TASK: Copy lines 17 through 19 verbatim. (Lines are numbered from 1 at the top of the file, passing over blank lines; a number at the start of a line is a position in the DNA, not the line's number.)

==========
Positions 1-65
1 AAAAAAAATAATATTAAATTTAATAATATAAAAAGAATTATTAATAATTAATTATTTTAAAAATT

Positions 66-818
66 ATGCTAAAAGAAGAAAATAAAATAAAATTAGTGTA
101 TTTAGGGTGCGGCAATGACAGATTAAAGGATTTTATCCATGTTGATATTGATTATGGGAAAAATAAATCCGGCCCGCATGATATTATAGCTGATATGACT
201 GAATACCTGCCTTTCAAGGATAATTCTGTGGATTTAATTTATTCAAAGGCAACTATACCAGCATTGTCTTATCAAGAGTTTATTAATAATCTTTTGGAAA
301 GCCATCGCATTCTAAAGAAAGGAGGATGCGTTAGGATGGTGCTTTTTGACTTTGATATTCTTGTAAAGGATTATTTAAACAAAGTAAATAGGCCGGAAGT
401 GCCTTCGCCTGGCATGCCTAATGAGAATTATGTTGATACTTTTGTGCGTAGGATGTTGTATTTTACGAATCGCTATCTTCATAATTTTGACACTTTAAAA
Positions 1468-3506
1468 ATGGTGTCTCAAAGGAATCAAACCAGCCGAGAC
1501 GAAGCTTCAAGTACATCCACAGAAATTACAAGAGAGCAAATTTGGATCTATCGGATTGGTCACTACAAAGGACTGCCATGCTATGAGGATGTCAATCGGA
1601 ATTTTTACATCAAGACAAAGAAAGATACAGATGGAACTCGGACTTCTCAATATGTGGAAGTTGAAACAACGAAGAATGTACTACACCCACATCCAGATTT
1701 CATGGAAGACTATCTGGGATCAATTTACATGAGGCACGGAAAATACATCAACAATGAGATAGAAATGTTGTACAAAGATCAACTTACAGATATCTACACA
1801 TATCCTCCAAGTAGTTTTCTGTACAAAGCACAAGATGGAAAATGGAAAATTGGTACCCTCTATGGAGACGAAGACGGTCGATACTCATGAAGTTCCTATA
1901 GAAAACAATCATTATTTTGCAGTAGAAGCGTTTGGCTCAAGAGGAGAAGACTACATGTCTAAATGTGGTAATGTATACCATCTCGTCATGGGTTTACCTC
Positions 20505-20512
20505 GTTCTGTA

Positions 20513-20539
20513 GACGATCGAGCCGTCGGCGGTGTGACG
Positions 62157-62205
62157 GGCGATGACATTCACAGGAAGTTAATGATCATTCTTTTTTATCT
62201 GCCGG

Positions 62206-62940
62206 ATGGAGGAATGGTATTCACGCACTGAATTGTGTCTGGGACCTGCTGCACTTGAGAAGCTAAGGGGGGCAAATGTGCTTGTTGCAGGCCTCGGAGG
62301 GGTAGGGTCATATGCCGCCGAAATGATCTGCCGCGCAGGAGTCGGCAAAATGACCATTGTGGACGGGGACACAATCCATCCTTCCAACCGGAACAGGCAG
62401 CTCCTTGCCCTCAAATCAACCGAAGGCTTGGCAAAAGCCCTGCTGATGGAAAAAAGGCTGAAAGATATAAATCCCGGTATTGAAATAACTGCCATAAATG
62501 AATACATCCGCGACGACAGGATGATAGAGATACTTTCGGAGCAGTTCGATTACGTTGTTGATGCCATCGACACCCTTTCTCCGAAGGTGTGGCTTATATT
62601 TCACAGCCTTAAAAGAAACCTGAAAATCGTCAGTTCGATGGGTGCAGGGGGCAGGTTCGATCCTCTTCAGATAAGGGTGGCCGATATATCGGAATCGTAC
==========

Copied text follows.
20505 GTTCTGTA

Positions 20513-20539
20513 GACGATCGAGCCGTCGGCGGTGTGACG